Savanna Lyons, program manager of the West Virginia Food & Farm Coalition, polled participants about advocates of fresh produce access. The group came up with a long list, ranging from the state Department of Agriculture to the AARP.
Then she asked for a list of barriers to access. One of the first barriers mentioned is that only 20 percent of the farmers markets in the state accept SNAP benefits.
Participants said the major problem appears to be a lack of Internet access at some markets. It was said that benefits are distributed on debit cards, and Internet access is required for the cards to work.
Sen. Unger was the keynote speaker at the Bridgeport workshop and a similar session earlier in the week at Beckley. At Bridgeport, Unger said he has been told that one in five children born in West Virginia is born drug-addicted. "Compound that with poverty, neglect, abuse and other traumas," he said. "How can that child grow into a healthy adult?"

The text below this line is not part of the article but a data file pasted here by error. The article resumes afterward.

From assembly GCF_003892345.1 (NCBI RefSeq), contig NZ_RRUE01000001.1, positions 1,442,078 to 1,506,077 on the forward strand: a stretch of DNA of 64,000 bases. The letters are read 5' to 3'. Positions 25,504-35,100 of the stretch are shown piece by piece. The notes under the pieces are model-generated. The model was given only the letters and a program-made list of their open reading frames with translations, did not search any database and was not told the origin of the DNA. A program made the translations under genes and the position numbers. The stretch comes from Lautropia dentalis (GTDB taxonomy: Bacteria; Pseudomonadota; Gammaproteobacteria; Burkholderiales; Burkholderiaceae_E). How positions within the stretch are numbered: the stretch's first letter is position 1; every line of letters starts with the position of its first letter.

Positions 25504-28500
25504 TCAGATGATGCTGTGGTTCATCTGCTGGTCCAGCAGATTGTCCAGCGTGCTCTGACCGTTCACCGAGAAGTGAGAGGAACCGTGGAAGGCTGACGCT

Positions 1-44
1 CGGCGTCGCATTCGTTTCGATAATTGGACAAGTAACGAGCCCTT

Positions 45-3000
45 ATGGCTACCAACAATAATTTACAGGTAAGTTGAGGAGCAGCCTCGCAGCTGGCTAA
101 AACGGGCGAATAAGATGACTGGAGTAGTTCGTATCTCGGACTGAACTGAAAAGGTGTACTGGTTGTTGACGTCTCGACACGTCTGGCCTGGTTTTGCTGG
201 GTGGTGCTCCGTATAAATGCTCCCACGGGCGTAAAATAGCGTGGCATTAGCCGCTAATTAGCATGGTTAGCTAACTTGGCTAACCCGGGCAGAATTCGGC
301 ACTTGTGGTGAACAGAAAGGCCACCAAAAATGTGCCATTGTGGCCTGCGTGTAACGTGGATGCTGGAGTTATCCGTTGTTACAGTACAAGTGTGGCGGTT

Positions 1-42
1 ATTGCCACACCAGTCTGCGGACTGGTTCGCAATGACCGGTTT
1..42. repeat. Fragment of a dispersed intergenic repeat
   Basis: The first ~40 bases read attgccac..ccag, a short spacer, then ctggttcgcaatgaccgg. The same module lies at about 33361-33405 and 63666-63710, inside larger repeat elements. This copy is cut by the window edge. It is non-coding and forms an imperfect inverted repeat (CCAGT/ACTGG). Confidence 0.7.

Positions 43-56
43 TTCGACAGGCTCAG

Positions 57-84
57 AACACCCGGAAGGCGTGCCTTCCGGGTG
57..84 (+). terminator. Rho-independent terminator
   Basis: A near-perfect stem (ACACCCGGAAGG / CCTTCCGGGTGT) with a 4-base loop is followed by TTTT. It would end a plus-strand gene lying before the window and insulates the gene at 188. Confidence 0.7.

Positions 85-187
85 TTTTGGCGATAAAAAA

Observing that many people in West Virginia have given up on improving West Virginians' quality of life, Unger said he learned a term in Logan County for that lack of hope: "Appalachian fatalism."
Unger challenged the participants to change the political winds. "That's what you're doing," he said. "'Appalachian fatalism' - the darkness that has set on this state - you're blowing this away. And the system will respond."
The workshops were funded by the Kellogg Foundation and organized in large measure under the "Our Children, Our Future" banner, which aims to eliminate poverty in West Virginia.
Both workshops were sponsored in part by the West Virginia Coalition for Healthy Kids and Families and the West Virginia Center on Budget and Policy. The Beckley workshop had 35 co-sponsors; the Bridgeport workshop had 40, said Kent Spellman, executive director of The Hub, in Fairmont.
The workshops aim to build momentum to get policy changes through the state Legislature next year. Policies from both workshops will be honed at a Sept. 24 symposium in Charleston and presented Sept. 25 to the Senate Select Committee on Children and Poverty.
Stephen Smith, executive director of the West Virginia Healthy Kids and Families Coalition, said participants will meet on Dec. 13 to vote on the 18 or so policies that have been explored and select the four or five policies that will be pursued in the 2014 session of the Legislature.